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What options, if any, exist for offline update of Microsoft Windows?

If a solution exists please list your experience using it.


Background:

If for any reason a computer does not have a connection to the Internet or the connection is too slow to download several hundreds of megabytes every so often some kind of offline Windows Update is required.

In a multi-computer environment a lot of bandwidth (and thus in some cases money) and/or time could also be saved if it is possible to update in an offline manner.

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Windows 10 distributes updates between local computers. So only one would need to be updated. – TJJ Apr 4 at 22:05

How about WSUS Offline Update ?

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Yes, it seems to work pretty well – Sergio Mar 3 '10 at 22:43
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Can the downloaded files be used for installation on another computer (assuming the same operating system and platform)? Or it is needed to perform again the full download on that second computer? – Sopalajo de Arrierez May 31 '15 at 12:11
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@SopalajodeArrierez it can be copied to another computer, see the bottom two boxes of the screenshot, it lets you burn the updates to CD/DVD or copy them to a USB stick. – Scott Chamberlain Oct 19 '15 at 14:06

I have been using WSUS for the last 2 years at home and in many enterprise environment. This is the most simplest and easiest way to do this.

For most of the base operating systems and products the installers for Service Packs are provided as separate downloads or as slipstreamed installation discs.

Another alternative is using ipCop with the Advanced Proxy and Update Accelerator add-ons.

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FYI: I use both these solutions at home and I have cut my download bill down by at least a 1/2 of what it was. I also run a mixed environment of Windows Vista/7/2008 - MacOSX and Linux. – BinaryMisfit Jul 17 '09 at 16:52
    
So, do I understand this correctly: The download traffic of Windows Update is also cached by the Update Accelerator? Thus Windows Update causes the same kind of traffic like downloading in a browser? – Tom Wijsman Aug 25 '10 at 18:35
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@TomWij Correct. – BinaryMisfit Aug 25 '10 at 18:38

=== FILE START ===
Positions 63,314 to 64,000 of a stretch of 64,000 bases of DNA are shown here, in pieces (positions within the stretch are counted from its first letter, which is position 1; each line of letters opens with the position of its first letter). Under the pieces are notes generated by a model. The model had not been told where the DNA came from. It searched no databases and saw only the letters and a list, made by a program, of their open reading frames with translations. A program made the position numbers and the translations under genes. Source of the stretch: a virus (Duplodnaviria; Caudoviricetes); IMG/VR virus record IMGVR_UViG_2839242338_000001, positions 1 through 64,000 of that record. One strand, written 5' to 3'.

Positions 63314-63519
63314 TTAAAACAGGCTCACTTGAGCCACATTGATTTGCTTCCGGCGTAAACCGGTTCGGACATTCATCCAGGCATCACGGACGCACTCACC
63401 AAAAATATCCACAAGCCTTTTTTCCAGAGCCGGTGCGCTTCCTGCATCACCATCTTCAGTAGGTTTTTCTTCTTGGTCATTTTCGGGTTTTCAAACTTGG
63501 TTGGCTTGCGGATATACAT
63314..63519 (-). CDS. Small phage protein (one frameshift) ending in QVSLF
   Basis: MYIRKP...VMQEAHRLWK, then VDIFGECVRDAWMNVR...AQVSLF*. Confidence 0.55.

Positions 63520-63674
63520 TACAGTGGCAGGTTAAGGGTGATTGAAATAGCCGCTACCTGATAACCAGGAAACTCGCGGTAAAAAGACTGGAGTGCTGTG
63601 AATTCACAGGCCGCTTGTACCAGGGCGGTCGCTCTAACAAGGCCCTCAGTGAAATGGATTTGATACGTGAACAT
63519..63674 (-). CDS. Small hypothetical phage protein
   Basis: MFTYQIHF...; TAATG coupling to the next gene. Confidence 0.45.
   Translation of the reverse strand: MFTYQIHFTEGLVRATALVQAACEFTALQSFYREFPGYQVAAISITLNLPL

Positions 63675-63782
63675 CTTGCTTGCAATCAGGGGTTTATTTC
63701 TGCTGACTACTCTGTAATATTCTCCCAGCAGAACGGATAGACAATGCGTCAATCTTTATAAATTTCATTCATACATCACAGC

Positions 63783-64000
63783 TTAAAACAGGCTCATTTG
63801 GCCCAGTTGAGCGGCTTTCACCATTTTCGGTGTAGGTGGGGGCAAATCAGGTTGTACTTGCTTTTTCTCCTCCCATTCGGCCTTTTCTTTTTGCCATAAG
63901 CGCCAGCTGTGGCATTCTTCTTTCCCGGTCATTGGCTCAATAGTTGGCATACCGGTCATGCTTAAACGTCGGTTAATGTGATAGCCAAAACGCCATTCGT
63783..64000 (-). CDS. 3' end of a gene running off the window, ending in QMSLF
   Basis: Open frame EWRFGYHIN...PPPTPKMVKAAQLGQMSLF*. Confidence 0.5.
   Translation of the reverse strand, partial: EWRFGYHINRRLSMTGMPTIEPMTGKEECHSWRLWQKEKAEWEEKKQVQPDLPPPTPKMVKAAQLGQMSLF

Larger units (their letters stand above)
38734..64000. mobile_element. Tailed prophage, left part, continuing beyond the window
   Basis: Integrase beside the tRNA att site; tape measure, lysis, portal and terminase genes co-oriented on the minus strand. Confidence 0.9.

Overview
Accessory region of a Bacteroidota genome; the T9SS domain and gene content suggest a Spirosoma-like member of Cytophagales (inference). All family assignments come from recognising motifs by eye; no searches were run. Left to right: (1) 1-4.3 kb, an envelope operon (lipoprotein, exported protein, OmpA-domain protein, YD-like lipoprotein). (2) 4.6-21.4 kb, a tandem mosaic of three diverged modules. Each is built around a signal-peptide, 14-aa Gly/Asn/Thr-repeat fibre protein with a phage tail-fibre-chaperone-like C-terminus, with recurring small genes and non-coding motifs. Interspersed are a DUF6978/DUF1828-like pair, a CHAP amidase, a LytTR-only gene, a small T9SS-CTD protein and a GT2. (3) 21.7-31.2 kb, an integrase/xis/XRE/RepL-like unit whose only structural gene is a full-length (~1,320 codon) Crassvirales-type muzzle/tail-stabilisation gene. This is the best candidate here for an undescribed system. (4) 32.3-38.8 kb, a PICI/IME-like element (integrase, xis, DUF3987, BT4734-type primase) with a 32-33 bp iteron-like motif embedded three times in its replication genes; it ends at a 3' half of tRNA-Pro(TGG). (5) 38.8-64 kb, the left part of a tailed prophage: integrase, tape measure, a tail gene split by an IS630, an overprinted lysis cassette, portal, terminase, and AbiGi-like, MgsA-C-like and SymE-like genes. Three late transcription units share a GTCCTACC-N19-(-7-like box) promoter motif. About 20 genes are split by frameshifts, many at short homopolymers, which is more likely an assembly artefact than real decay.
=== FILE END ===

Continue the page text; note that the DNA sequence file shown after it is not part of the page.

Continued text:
Microsoft offers their Service Packs in standalone "administrator installer" formats (along with, as Lance mentioned, some of their hotfixes and patches). Download once, deploy via your preferred medium.

If you're having trouble finding a specific hotfix for download (i.e. it is only available by request from Microsoft), give Hotfixr a try; it helps automate the request process.

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Autopatcher can download updates once and apply them to multiple computers offline

In short, AutoPatcher combines the advantage of both Windows Update (presentation and description of updates and automated installation), and the special administrative updates (portability and installation without the need of an Internet connection).

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If you want something that will automatically grab updates from an Internet connected PC, try Windows Update Downloader. It will grab all of the updates your system needs, so you can just take them to the PC and launch the installers.

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This is an excellent solution. – bgmCoder Sep 11 '15 at 3:18

Sometimes if you're lucky, you can find a specific update through MSDN or Technet, and just download a file. It was nice in the old days when they had a specific download page.

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If you contact Microsoft and explain the situation they may be willing to send you a disk with the latest service pack on it. They did this for me with Windows XP SP2 when I was in a place where I could not get an Internet connection. Of course, this probably won't work well on a regular basis but if you're in a standalone environment patches protecting you from Internet-based threats probably aren't high priority.

Alternatively, you can follow Kyle Bedell's advice. This is how we run updates where I work and I can attest that this works very well.

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I use this script with wsus server for updating stand alone servers and workstations.

Copy-Wsus Update To Folder

Working fine, and not needed to use 3rd party software

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